Five people operating a bogus college and corrupt immigration advice firm were sentenced to 33 and a half years total detention, having been found guilty for conspiring to assist unlawful immigration and money-laundering offences.
Following an investigation by the UKBA immigration crime team, Syed Ahmed – a former barrister – was on trial for three weeks, where he was cleared on the money laundering charges but found guilty of conspiring to assist unlawful immigration. He was sentenced to eight and a half years.
Ahmed’s wife – Junjie Kao – was also involved, as well as another Chinese national, Wie Xing. Along with two Bangladeshi nationals – Khaled Mahmud and Tareq Mahmud – were given a total of 25 years by the judge.
Thames College London was nothing but a front, claiming to have sufficient premises to provide the courses they offered, but having none. Khaled Mahmud and Tareq Mahmud were responsible for running the college while Ahmed “worked” as a lecturer.
Operating a corrupt immigration company – Virgil Legal Services Ltd – the conspirators used Thames College London to issue entirely fake visa letters and other fraudulent documents, which were used to secure UK student visas.
The scam paid twice for the conspirators, as they used their own corrupt immigration company – Virgil Legal Services Ltd – to process the visa applications for “students” of Thames College London. Upon serving a warrant, the UKBA team found £2.65 million in cash under a bed in a south-east London flat. Who knows how much more money has already left the college over the lifetime of the scam.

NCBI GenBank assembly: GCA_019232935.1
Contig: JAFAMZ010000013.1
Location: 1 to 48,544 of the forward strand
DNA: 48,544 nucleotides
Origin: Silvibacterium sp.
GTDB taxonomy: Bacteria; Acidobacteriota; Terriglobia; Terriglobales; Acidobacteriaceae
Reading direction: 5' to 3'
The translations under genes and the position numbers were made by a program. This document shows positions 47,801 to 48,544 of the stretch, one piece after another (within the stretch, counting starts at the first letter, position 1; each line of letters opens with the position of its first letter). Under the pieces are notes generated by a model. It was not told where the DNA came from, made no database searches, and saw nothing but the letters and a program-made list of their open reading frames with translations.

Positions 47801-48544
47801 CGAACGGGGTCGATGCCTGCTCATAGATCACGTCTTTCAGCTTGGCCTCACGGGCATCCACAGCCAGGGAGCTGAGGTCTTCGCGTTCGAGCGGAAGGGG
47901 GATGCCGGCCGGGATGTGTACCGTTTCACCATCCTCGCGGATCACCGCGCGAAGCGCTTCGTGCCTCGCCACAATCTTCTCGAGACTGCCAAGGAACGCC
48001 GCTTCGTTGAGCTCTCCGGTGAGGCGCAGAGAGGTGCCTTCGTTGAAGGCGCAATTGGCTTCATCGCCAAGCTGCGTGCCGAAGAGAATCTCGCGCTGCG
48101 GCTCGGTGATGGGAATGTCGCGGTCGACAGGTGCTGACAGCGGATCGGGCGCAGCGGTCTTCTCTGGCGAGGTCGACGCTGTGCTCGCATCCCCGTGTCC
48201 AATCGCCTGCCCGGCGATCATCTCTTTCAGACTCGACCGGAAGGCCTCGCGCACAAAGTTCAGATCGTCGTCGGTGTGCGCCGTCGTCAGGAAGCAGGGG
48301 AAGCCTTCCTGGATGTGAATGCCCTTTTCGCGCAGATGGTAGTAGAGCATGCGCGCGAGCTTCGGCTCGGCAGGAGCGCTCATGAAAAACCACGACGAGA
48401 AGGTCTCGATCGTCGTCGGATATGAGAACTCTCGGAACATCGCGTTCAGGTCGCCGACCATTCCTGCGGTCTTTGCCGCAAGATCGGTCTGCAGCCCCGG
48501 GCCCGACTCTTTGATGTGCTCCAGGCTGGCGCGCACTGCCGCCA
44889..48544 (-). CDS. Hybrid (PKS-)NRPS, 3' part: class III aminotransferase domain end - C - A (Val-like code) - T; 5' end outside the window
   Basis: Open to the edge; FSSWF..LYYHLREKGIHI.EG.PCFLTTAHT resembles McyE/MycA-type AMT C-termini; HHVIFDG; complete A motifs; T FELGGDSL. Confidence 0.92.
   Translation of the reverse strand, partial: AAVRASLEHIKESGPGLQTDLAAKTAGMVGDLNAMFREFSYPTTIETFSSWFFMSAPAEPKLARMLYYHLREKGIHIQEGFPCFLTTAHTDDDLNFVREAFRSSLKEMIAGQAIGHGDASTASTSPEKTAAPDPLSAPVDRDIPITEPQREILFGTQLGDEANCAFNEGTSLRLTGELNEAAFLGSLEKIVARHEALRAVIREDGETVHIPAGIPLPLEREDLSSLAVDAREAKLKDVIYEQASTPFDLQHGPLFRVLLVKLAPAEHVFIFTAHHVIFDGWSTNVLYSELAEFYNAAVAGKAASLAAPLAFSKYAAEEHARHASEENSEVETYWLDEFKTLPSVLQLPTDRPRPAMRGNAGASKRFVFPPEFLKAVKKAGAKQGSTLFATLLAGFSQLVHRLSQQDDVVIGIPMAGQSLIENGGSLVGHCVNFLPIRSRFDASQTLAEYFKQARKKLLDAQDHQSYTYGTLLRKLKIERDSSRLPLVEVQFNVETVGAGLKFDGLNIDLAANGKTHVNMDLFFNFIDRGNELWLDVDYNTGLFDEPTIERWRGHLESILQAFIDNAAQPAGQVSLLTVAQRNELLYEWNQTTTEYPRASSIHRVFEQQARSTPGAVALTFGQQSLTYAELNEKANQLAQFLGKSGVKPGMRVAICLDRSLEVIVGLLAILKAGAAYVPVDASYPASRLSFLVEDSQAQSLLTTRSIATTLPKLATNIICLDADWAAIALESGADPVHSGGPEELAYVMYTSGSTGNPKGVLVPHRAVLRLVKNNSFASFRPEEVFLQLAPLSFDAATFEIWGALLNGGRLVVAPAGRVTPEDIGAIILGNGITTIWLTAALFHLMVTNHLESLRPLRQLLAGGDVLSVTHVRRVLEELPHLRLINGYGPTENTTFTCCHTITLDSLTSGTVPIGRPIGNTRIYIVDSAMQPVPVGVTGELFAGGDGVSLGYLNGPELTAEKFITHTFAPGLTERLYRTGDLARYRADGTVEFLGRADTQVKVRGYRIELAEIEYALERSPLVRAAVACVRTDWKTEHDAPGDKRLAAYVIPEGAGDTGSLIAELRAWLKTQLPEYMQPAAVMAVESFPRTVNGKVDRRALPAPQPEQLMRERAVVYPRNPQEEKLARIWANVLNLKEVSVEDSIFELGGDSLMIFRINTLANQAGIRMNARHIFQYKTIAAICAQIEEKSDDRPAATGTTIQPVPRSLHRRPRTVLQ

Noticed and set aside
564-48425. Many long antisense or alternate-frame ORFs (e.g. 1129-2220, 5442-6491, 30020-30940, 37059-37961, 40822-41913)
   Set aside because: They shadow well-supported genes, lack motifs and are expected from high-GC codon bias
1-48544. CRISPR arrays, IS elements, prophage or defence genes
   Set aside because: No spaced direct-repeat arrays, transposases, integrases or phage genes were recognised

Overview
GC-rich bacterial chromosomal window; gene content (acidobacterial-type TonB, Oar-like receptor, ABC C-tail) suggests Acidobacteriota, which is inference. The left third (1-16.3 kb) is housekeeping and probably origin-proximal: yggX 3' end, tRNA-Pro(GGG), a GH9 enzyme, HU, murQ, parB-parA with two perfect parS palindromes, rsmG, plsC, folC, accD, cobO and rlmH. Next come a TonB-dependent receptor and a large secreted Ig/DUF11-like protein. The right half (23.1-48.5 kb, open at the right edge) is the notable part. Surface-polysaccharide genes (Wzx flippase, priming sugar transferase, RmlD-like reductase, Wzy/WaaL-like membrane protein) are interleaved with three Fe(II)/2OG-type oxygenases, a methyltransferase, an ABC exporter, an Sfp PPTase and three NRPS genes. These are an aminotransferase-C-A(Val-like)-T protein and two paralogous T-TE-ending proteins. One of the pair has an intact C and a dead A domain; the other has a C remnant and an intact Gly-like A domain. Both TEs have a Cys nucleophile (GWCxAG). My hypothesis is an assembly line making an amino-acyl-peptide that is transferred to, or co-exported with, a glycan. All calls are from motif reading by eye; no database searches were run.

Commenting on the case, Hugh Ind, Director UKBA London and South East, said, “…this case shows, illegal immigration can be big business. This investigation and conviction demonstrates our determination to tackle those who commit organised immigration crime and bring the perpetrators to justice. We will continue to work with the police and other law enforcement partners to identify criminal activity and stamp out any abuses of the system.”
Head of the UKBA crime team, Detective Superintendent Chris Foster, added, “…the UK Border Agency and police continue to work in partnership to identify, dismantle and disrupt criminal networks who are involved in or benefiting from immigration crime. This was an extremely complex investigation that involved many thousands of pages of documentary evidence seized from a bogus college and a corrupt law firm. The amount of cash seized from here highlights the attraction that immigration crime has for criminal gangs. A financial asset stripping investigation is ongoing.”